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ICE’s ‘Citizens Academy’ Has No Place in Communities That Welcome Immigrants

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  U.S. Immigration and Customs Enforcement (ICE) announced last week that it was launching a “Citizens Academy” in Chicago. The move justifiably generated everything from confusion to anger and fear from elected officials and community members. The program is already the subject of recently introduced bills to ban funding for it. ICE describes the program,

 

U.S. Immigration and Customs Enforcement (ICE) announced last week that it was launching a “Citizens Academy” in Chicago. The move justifiably generated everything from confusion to anger and fear from elected officials and community members. The program is already the subject of recently introduced bills to ban funding for it.

ICE describes the program as a six-day training that will launch on September 15. The program is targeted toward stakeholders, including religious leaders, community-based organizations, and local, state, and federal public officials. ICE’s Enforcement & Removal Operations (ERO) unit will run the program. The ERO office is tasked with arresting, detaining, and deporting people from the United States.

The agency claims “participants will hear directly from ERO officers and learn about ICE policies and procedures.” The program will also afford ICE “the opportunity to hear from participants, understand their perspectives and debunk myths.” But the invitation letter addresses another component of  the program:

Those who attend will have the opportunity to “participate in scenario-based training and exercises conducted in a safe and positive environment,” which will include “defensive tactics, firearms familiarization, and targeted arrests.”

The public has good cause to reject what ICE has pitched as an effort at transparency and engagement.

ICE has not provided local communities around the country with reason to trust any public outreach initiatives by the agency. This is particularly true for sanctuary jurisdictions such as Chicago, which has declared itself a “Welcoming City.”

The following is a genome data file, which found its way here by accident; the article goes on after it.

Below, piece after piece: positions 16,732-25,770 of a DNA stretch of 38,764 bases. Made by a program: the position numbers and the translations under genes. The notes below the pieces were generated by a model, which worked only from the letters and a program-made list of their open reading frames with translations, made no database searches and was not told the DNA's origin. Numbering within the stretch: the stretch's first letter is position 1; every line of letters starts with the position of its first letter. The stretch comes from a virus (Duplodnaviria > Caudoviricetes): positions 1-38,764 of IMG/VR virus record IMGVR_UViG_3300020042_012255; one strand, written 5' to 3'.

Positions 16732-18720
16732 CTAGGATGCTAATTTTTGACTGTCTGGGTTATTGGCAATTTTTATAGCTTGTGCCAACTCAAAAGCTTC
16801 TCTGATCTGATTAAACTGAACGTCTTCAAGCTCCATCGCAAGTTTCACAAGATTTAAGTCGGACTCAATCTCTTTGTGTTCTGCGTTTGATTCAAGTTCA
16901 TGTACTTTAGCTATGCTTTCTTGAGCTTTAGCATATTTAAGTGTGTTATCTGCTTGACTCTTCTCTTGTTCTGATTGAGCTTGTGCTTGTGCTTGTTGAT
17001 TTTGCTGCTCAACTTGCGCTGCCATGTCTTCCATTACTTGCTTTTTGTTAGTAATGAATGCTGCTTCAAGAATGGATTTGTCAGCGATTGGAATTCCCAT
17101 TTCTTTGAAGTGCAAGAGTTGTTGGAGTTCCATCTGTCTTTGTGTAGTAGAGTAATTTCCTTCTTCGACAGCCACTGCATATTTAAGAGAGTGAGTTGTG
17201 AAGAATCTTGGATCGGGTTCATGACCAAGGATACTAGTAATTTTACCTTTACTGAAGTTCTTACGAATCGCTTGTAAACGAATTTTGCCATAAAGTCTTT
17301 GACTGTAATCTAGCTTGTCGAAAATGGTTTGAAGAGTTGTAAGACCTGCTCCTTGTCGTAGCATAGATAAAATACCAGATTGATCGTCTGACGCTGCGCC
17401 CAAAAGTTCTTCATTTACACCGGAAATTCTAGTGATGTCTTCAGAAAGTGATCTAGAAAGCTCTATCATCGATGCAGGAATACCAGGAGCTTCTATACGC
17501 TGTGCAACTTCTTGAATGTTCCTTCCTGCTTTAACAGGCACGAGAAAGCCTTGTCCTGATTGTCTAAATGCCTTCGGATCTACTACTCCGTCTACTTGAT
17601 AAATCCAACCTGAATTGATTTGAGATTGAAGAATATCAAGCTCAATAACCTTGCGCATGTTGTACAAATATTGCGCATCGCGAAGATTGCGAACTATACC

Many communities have been subjected to stepped-up immigration enforcement during the Trump administration.

They know firsthand that ICE can and will escalate its tactics to continue to arrest, detain and deport more and more people from the United States.

According to ICE, the program includes visiting a detention center and learning more about ICE’s health care system. Participants will also hear about ICE’s “role in ensuring dignity, respect and due process of an immigration case from start to finish.” Actions speak louder than words, however, and ICE’s past track record speaks for itself.

Advocates have long documented and sued over the abysmal medical care in ICE detention facilities, which has resulted in avoidable deaths.

ICE has a poor track record with ensuring “dignity, respect, and due process” too. In Chicago, where the pilot program take place, a lawsuit alleging that ICE violated the immigration statute and the Constitution has been allowed to proceed by a district court judge. The lawsuit alleges that ICE engaged in unlawful tactics during a week of enforcement operations in May 2018, which include racial profiling and forcing Latino residents to get fingerprinted.

 

16-Jul: ICE is creating armed civilian militias and training them to “detain immigrants” on America’s streets.

ICE’s six-week, invite-only “Citizens Academy” course includes training on “defensive tactics, firearms familiarization and targeted arrests.” https://t.co/UxfmMGqkmM

— Chad Loder (@chadloder) July 17, 2020

ICE’s promise to provide “scenario-based training” with firearms deepens the concern. The description is disturbing in its military overtones. It mirrors ICE’s Office of Training and Tactical Programs (OTTP) Firearms and Tactics Division, where ICE officers are trained at the U.S. military base in Fort Benning, Georgia.

The description of the “Citizens Academy” training has rightly prompted the Chicago mayor as well as members of Congress to denounce any effort to train community members to target friends and neighbors for immigration enforcement or to otherwise encourage vigilantism.